An Aircraft Maintenance Engineer’s fundamental purpose is to ensure aircraft are safe and airworthy to fly. No aircraft takes off without being certified to do so by an engineer - it’s one of the most crucial roles when it comes to safety in the aviation industry.
Without eyes inside engine components, maintenance technicians are flying blind. Technicians must be able to detect cracks, buildup, corrosion, and damaged pistons in order to successfully conduct a thorough inspection.
An Aviation Borescope is also useful to inspect brakes, inside wings and behind instrument panels. Having a state-of-the-art borescope on hand means less time spent disassembling and reassembling key pieces of equipment. Resulting in quick non-destructive testing and inspection of hard-to-reach spaces to make informed maintenance decisions.
What are the benefits of a Borescope
Portable borescopes are equipped with rechargeable batteries for on-the-go inspections and many offer both a microphone for live verbal notations during the inspection process as well as a removable SD card to store image and video recordings. Technicians can quickly and easily set up their equipment, perform and document inspection duties, and get back on to the next job fast.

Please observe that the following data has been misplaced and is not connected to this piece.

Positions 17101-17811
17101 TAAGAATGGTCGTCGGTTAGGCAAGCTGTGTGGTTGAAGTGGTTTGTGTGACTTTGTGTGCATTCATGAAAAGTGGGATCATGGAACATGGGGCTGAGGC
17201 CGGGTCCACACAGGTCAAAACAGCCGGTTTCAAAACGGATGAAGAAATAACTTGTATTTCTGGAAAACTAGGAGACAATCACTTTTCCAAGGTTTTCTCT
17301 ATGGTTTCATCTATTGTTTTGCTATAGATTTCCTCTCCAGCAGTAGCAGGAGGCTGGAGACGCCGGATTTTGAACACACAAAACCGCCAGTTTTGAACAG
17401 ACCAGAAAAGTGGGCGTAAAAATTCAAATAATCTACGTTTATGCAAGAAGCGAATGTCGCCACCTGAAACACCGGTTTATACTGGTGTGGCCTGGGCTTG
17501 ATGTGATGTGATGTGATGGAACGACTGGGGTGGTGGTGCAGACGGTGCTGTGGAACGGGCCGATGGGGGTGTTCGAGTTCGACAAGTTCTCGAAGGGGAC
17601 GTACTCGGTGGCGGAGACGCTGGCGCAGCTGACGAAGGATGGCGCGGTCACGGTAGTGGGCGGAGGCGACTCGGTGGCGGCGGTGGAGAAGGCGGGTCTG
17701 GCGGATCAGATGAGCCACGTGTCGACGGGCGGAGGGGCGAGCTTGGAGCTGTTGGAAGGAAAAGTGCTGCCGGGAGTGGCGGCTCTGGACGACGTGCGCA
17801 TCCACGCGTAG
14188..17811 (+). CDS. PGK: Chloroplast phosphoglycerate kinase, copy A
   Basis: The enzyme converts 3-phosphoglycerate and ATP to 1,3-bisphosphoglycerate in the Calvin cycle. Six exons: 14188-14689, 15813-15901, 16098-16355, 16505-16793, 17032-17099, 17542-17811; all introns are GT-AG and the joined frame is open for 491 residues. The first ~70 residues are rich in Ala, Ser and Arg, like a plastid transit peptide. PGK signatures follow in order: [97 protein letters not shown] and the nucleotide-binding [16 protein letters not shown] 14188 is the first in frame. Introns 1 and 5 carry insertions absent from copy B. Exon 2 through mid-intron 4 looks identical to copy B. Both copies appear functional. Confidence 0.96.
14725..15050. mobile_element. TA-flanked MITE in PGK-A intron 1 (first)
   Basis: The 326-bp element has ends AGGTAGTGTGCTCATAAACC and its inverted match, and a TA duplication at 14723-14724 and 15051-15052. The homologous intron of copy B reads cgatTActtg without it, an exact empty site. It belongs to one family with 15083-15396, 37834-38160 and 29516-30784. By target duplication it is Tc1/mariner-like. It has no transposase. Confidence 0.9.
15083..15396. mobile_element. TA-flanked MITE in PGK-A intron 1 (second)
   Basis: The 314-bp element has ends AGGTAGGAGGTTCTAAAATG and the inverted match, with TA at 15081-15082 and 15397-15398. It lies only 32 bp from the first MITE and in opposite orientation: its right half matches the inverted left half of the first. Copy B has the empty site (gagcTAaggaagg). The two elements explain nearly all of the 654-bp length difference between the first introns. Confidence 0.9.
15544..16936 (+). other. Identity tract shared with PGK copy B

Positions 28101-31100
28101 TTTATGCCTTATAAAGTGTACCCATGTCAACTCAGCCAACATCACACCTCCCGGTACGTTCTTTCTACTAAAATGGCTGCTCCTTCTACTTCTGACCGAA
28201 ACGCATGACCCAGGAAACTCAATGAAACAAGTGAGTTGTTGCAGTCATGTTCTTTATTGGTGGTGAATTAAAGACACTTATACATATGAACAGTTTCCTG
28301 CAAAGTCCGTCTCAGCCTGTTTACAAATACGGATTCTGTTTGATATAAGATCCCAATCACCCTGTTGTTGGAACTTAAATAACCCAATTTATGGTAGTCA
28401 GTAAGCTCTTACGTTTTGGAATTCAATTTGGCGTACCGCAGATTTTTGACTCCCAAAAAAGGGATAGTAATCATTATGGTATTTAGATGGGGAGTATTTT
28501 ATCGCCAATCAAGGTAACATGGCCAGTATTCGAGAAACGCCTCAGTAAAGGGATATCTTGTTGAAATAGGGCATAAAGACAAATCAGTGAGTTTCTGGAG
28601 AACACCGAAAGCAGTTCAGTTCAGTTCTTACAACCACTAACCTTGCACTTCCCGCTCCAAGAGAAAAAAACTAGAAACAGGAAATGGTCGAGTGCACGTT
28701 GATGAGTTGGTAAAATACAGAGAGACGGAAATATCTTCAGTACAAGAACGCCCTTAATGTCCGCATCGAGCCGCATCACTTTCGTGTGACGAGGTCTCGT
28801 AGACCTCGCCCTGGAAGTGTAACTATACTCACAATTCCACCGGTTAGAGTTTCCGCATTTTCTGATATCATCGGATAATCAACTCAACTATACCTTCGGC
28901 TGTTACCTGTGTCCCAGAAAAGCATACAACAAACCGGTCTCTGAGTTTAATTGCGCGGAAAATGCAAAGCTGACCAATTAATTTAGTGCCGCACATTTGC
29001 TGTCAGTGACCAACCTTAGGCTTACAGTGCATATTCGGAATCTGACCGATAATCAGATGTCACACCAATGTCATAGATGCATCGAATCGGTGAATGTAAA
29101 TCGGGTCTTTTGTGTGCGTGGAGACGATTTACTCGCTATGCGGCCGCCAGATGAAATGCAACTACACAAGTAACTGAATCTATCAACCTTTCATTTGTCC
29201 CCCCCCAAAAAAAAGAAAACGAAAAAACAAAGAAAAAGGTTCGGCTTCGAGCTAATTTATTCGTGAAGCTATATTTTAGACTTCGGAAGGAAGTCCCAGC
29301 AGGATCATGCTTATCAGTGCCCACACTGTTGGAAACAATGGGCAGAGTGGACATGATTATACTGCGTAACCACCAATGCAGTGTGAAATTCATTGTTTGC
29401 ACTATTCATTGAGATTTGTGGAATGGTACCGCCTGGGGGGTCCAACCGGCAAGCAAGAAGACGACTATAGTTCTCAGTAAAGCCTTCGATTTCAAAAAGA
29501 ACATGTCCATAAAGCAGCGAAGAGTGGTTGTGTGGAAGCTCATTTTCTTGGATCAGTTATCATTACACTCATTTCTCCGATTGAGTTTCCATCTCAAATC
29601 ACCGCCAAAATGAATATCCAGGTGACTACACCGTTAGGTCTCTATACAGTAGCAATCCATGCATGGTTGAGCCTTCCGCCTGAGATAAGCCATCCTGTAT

Types of Borescopes
There are three different kinds of borescope inspection cameras each offering something different.
- Rigid Borescope - The rigid borescope is a nonflexible tube containing a series of lenses. Although the rigid borescope only allows for straight-line access and cannot be bent around corners, it usually offers the best possible optical clarity.
- Fiberscopes - Making use of advanced fiber-optics technology, fiberscopes are flexible enough to fit into nearly any space. The fiber optics provide eclectic illumination while carrying images back to the user.
- Videoscopes - Combining the optical clarity of rigid borescopes with the flexibility of fiberscopes, videoscopes incorporate small video cameras. These video cameras provide high-quality visuals and allow users to record images for later review. Videoscopes use borescope software that may need regular updates.
Choosing the Right Borescope for Aviation Requirements
- Flexibility - If all you need is access to a straight-line area, then a rigid borescope can give you clear imagery without the increased cost of increased flexibility.
- Image Quality - If you need to be able to identify small details, opt for a borescope with clearer, higher-definition images. Improved resolution, adjustable lighting, and zoom functionality will all have an impact on the final image detail.
- Probe Length and Diameter - You need your borescope to be able to reach the components you’re inspecting. When in doubt, err on the side of caution; you’re better off having too much length than too little. You also need to be aware of the diameter of the space the probe must fit through. The borescope will need to pass easily through the narrowest diameter of the inspection space, so a thinner probe may be preferable.
- Budget - One of the biggest considerations will be cost. We suggest you weigh up your options, and rank features and benefits on importance.
|Yateks M Series||Yateks Q Series||Yakes P Series|
Contact our team by completing an Enquiry Form
Or call 1300 033 723